Senate panel passes
minimum wage bill
Legislation that would sharply increase California’s minimum wage and index it to inflation cleared its first legislative hurdle.
It’s doubtful whether Gov. Jerry Brown would sign another minimum wage boost a year after he and the Legislature enacted an increase.
The 2013 legislation raises the minimum wage, now $8 per hour, to $9 on July 1, then to $10 in 2016.
The new legislation, Senate Bill 935, carried by Sen. Mark Leno, D-San Francisco, is backed by labor unions and advocates for the poor. It would raise the minimum wage to $11 per hour on Jan. 1, 2015, and then $12 in 2016 and $13 in 2017. Beginning in 2018, the wage would be automatically indexed to inflation each year.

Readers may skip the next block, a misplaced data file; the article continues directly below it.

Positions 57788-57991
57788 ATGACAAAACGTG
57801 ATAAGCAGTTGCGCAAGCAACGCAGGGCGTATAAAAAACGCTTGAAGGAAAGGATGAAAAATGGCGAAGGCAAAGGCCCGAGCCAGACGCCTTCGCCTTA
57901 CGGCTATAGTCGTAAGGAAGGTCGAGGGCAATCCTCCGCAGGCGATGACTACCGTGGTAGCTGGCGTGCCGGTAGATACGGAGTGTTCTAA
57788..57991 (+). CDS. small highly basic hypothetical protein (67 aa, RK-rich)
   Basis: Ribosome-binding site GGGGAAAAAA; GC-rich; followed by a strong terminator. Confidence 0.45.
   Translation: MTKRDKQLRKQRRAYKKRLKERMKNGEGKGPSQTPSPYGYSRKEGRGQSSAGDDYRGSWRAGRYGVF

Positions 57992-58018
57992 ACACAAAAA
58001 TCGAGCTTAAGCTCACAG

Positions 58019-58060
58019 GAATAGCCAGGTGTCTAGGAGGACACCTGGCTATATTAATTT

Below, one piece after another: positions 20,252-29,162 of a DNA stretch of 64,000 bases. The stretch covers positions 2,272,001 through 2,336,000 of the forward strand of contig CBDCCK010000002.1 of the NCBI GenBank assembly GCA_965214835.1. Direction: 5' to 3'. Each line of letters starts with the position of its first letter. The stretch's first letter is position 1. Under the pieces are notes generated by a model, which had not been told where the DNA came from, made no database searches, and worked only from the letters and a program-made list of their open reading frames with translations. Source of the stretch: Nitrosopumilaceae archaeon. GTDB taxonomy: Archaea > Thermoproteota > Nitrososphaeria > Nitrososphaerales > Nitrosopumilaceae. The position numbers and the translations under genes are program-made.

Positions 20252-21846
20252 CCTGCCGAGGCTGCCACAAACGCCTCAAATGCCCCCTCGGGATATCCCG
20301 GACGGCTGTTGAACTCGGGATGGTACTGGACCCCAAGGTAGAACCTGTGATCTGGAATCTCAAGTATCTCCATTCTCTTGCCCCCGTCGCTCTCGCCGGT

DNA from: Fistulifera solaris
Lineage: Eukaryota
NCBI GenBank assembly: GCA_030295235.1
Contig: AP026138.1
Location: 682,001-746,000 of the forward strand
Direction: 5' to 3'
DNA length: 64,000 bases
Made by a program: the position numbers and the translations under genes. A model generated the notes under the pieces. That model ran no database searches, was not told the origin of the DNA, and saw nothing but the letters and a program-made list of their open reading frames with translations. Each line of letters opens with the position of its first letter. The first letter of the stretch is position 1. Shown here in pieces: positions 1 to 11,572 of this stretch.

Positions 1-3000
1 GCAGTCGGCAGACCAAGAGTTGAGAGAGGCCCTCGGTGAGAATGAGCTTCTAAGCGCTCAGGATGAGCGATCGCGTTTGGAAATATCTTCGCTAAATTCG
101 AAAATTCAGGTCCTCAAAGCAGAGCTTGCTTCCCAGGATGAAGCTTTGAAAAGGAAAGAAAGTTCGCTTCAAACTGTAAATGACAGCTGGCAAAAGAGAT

Leno told the Senate Labor and Industrial Relations Committee, which approved the bill Wednesday, that another boost is needed to stimulate the economy and combat poverty and middle-class decline. Citing Wal-Mart and other employers, Leno said, “We, the taxpayers, are subsidizing the wealthiest people in this country.”
Employer groups, particularly those representing restaurants and farmers, lined up against the Leno measure.
“Tony Beard deserves a raise.”